Rabbi Martin Zielonka: The “Reform Rabbi of the West,” El Paso, Texas

Rabbi Martin Zielonka

Values Codes H – I – E – L – P


Rabbi Martin & Dora Zielonka of El Paso, Courtesy:“ Jewish Stars in Texas: Rabbis & Their Work” TAMU Press.

Rabbi Martin & Dora Zielonka of El Paso.
Courtesy: “Jewish Stars in Texas: Rabbis & Their Work” (TAMU Press).

Martin Zielonka was born in Berlin, Germany, in 1877.

He and his parents, David and Bertha Zielonka, arrived in the United States in 1880, and settled in Cincinnati, Ohio.

There, Martin Zielonka attended Hebrew Union College, where he was ordained in 1899.

Rabbi Martin Zielonka’s first pulpit was Temple Rodef Sholom in Waco, Texas.

A year later, 1890, he accepted the pulpit of Temple Mt. Sinai in El Paso, Texas, where he served until his death in 1938.

When Rabbi Zielonka arrived in El Paso, it was a ragged border town with no paved streets and plenty of gangsters.

Mules pulled trolley cars, alligators lazed in a downtown fountain, and shootings were commonplace.

The rabbi helped civilize the region.

He spoke at school board meetings and teamed up with civic leaders to launch  a city college.

He  served on the municipal planning commission.

He negotiated with Pancho Villa for the release of a Jewish prisoner.

That tense exchange ended when the Mexican revolutionary shot the lock off a jail cell door.

Across the border in Mexico, Zielonka worked with B’nai B’rith to resettle 8,000 Jewish refugees from Europe.

He also helped start Jewish congregations in Albuquerque, Alamogordo, Santa Fe, Tucson, Phoenix, and Los Angeles.

Mt. Sinai at the time of Rabbi Martin Zielonka, El Paso, Texas, Old Postcard

Mt. Sinai at the time of Rabbi Martin Zielonka, El Paso, Texas, vintage postcard


Rabbi Zielonka was an active member of the Texas State Welfare Commission.

In 1918, he was both President and Chairman of the El Paso Memorial Park Plan, instituted to create a War Memorial.

Rabbi Zielonka was a Charter Member of the Rotary Club, and its President at the time of his death in 1938.



Rabbi Zielonka was a member of Masonic Lodge #130 of El Paso.

El Paso’s B’nai B’rith Lodge #3509 was started in 1901, but did not become active until 1904. Zielonka was a Charter Member.

He eventually became President of B’nai B’rith Grand Lodge #7.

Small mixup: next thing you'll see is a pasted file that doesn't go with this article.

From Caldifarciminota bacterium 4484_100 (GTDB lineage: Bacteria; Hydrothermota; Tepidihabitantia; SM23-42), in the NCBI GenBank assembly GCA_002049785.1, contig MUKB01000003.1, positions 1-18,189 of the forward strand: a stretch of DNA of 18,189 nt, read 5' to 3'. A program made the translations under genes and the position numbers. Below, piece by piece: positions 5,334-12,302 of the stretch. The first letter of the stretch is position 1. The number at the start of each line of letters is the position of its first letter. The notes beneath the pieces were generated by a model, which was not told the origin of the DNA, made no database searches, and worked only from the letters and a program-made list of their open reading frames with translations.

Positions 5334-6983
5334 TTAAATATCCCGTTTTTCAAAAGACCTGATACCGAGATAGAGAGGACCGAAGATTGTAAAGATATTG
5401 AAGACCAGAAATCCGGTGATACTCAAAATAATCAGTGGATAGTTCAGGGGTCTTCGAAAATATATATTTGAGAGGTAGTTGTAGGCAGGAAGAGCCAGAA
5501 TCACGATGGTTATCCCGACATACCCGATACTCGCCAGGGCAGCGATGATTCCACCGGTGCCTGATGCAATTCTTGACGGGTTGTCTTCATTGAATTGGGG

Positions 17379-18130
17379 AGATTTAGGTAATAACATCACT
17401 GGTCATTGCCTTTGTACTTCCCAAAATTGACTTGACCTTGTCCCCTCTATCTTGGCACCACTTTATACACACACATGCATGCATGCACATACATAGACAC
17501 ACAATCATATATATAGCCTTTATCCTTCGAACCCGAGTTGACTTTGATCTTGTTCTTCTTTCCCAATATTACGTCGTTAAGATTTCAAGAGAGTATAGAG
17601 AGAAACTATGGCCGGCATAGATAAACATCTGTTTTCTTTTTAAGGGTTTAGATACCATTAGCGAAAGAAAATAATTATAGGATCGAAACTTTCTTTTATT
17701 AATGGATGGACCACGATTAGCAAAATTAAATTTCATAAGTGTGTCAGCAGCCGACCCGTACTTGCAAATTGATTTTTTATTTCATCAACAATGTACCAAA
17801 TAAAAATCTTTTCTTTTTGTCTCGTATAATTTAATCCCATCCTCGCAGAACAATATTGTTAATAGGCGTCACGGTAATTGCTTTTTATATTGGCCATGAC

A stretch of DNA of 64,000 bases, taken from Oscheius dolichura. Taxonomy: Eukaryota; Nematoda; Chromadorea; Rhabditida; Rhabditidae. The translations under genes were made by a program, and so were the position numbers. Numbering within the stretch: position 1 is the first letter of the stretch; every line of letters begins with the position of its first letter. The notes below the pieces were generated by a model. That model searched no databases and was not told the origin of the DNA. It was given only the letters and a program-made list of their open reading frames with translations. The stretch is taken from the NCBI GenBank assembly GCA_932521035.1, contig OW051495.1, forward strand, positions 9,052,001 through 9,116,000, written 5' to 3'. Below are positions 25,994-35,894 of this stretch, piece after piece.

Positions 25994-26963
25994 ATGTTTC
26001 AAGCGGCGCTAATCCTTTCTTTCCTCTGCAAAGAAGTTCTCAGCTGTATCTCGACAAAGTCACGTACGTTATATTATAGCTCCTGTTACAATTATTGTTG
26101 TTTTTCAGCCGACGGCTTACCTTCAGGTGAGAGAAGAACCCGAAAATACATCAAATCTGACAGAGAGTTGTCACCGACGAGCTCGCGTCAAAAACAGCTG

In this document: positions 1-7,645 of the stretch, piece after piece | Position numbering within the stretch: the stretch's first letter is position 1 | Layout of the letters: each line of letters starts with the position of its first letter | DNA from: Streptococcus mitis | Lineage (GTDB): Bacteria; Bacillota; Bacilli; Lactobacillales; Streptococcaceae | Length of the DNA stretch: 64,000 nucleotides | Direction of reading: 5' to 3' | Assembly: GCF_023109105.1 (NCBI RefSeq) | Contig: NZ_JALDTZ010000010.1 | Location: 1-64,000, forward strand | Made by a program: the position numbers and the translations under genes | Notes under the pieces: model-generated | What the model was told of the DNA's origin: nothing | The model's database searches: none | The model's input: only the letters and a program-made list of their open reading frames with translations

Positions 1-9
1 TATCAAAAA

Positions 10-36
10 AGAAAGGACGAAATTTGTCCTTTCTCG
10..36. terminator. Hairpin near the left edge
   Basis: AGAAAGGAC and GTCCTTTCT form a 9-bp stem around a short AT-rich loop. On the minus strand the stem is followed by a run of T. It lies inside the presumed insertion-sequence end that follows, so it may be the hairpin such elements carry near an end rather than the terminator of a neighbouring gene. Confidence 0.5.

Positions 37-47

In 1908, Rabbi Zielonka lead in the creation of a Relief Fund that later evolved into the El Paso Jewish Federation.

He was the Director of the Family Welfare Association for 18 years.

He served on the Board of Governors of Hebrew Union College and on the Executive Board of the Central Conference of American Rabbis.

The end of World War I created a problem for Jewish refugees seeking to immigrate to North America.

Thousands of Jews attempted to come to the United States at a time when the U.S. Congress was planning to limit immigration.

As a result, a steady stream of Jews were entering Mexico and trying to cross the Rio Grande into the United States.

Rabbi Zielonka, as well as other rabbis in border cities, attempted to provide assistance through friends in Washington and B’nai B’rith, as had been done with the Galveston Movement in the years prior to WWI.

When this failed, Zielonka and senior representatives of B’nai B’rith traveled through Mexico and helped fund the creation of numerous Jewish-Mexican communities. From their efforts:

“The migration of 8,000 Jews to Mexico in the 1920s constituted that nation’s largest wave of Hebrew immigration in the twentieth century. They thrived and multiplied.”

— Hollace Ava Weiner, Jewish Stars in Texas



In 1900, Rabbi Martin Zielonka married Dora Schatzky, whom he met while serving in Waco, Texas.

David L. Zielonka was born, in 1904.


Rabbi Martin Zielonka died unexpectedly, in 1938.

“Zieloka lived what he believed.”

— Rev. B.M.G. Williams of El Paso

“A Jew made a Christian out of me. He [Rabbi Zielonka] was a humanitarian and a Rotarian.” 

— Bill Blackwell, Chairman of the Rotary Christmas Committee of El Paso


  • “Rabbi Martin Zielonka: Letter from Mexico in 1908,”Western States Jewish Historical Quarterly 12/3.
  • “Rabbi Martin Zielonka: Letter from Mexico in 1908; Part 2,” Western States Jewish Historical Quarterly 12/4
  • Hollace Ava Weiner, “Rabbi Martin Zielonka: The Mexican Connection, El Paso, Texas,” Western States Jewish History 32/1
  • Evelyn Rossing Rosen, “Martin Zielonka: Rabbi and Civic Leader in El Paso,” The El Paso Jewish Historical Review 1/1.
  • Hollace Ava Weiner, Jewish Stars in Texas: Rabbis and their Work (College Station, TX: Texas A&M University Press).
Temple Mount Sinai's Y-Church League basketball team, 1917. Rabbi Zielonka back right. Courtesy:“ Jewish Stars in Texas: Rabbis & Their Work” TAMU Press.

Temple Mount Sinai’s Y-Church League basketball team, 1917, Rabbi Zielonka back right.
Courtesy: Jewish Stars in Texas: Rabbis and their Work,Texas A&M University Press.